Author + information
- Received July 22, 2014
- Revision received December 15, 2014
- Accepted December 18, 2014
- Published online December 1, 2015.
- Sahmin Lee, MD∗,
- Seung-Pyo Lee, MD∗∗ (, )
- Eun-Ah Park, MD†,
- Mi-Kyeong Hong, RDCS∗,
- Ji-Hyun Kim, MD‡,
- Hyung-Kwan Kim, MD∗,
- Whal Lee, MD†,
- Yong-Jin Kim, MD∗ and
- Dae-Won Sohn, MD∗
- ∗Cardiovascular Center and Division of Cardiology, Department of Internal Medicine, Seoul National University Hospital, Seoul, Republic of Korea
- †Department of Radiology, Seoul National University Hospital, Seoul, Republic of Korea
- ‡Department of Internal Medicine, Dongguk University Ilsan Hospital, Goyang-si, Gyeonggi-do, Republic of Korea
- ↵∗Reprint requests and correspondence:
Dr. Seung-Pyo Lee, Cardiovascular Center and Division of Cardiology, Department of Internal Medicine, Seoul National University Hospital, 101 Daehak-ro, Jongro-gu, Seoul, Republic of Korea 110-744.
- mechanical aortic valves
- pannus formation
- real-time three-dimensional transesophageal echocardiography
Subvalvular pannus formation is a rare but clinically important complication that can be missed in patients with prosthetic valves (1). The only definite treatment for patients with prosthetic valve obstruction as a result of pannus ingrowth is reoperation. However, currently available methodologies are not sufficient to diagnose subvalvular pannus formation especially in mechanical aortic valves (2). We explored a series of experiences with 3-dimensional transesophageal echocardiography (3D-TEE) for the visualization and accurate assessment of subvalvular pannus in patients with mechanical aortic valve (Figures 1 to 4⇓⇓⇓⇓, Online Videos 1A, 1B, 2A, and 2B). We prospectively enrolled 11 patients (mean age 64.0 ± 8.6 years, 10 patients with either double or triple valve replacement) who had previously implanted mechanical aortic valve, with transaortic mean pressure gradient >40 mm Hg or transaortic maximal velocity >4 m/s despite normal occluder motion. All patients underwent 3D-TEE examination to rule out pannus formation and these findings were compared with multidetector computed tomography images and/or surgical findings.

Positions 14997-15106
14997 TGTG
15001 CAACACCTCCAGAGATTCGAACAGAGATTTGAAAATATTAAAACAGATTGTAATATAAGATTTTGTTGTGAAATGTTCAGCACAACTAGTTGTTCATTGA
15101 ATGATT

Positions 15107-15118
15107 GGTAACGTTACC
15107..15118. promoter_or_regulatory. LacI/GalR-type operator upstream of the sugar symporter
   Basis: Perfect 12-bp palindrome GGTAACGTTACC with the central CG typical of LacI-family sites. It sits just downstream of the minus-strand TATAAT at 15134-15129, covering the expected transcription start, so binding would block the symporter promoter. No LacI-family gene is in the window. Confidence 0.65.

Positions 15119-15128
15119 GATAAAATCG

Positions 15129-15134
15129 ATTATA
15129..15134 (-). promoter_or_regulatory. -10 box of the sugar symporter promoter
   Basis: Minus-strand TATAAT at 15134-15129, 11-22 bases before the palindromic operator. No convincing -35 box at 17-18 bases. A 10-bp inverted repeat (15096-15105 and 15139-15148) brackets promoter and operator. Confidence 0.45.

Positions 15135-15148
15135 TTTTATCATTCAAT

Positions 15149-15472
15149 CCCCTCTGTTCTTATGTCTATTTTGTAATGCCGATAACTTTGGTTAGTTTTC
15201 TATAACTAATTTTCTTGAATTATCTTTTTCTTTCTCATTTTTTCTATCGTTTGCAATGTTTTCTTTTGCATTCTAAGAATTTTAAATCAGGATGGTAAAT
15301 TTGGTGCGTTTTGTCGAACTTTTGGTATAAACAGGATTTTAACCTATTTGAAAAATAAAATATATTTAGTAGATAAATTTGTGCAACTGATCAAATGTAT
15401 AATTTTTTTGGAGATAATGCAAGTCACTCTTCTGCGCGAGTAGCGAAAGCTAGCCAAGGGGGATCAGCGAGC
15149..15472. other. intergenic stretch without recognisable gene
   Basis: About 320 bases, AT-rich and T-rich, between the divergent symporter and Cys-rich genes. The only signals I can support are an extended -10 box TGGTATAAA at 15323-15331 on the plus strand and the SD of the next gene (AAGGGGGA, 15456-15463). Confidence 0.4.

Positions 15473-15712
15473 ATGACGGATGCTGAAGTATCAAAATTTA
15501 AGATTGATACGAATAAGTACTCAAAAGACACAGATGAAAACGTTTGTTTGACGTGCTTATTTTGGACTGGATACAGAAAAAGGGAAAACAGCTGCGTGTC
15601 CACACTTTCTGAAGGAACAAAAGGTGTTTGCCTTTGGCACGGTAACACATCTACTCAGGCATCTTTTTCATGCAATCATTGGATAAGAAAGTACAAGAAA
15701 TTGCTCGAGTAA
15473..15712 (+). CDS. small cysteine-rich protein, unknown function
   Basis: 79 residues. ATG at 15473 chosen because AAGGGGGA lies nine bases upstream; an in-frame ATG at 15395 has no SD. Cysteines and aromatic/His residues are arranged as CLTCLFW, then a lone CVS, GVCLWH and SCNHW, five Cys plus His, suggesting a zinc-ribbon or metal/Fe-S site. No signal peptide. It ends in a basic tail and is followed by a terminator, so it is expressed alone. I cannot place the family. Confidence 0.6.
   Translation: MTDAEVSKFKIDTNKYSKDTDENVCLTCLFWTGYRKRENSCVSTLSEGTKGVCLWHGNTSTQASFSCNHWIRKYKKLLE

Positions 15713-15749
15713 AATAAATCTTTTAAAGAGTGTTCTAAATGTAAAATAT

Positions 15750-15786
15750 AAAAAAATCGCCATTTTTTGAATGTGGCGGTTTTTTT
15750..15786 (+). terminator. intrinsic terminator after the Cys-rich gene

Real-time 3D-TEE can be useful for visualizing subaortic pannus in mechanical aortic valves. Using 3D planimetry, quantitative measurement of geometric subvalvular area at the level of the pannus is feasible and has good correlation with the area measured by multidetector computed tomography and also with the Doppler measurement by transthoracic echocardiography.
For supplemental videos, please see the online version of this article.
This study was supported by a grant from the Korean Health Technology R&D Project funded by the Ministry of Health, Welfare & Family Affairs (A120753). All have reported that they have no relationships relevant to the contents of this paper to disclose.
- Received July 22, 2014.
- Revision received December 15, 2014.
- Accepted December 18, 2014.
- 2015 American College of Cardiology Foundation
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- Nagueh S.F.,
- Pitsavos C.,
- Toutouzas P.K.,
- Quinones M.A.,
- Zoghbi W.A.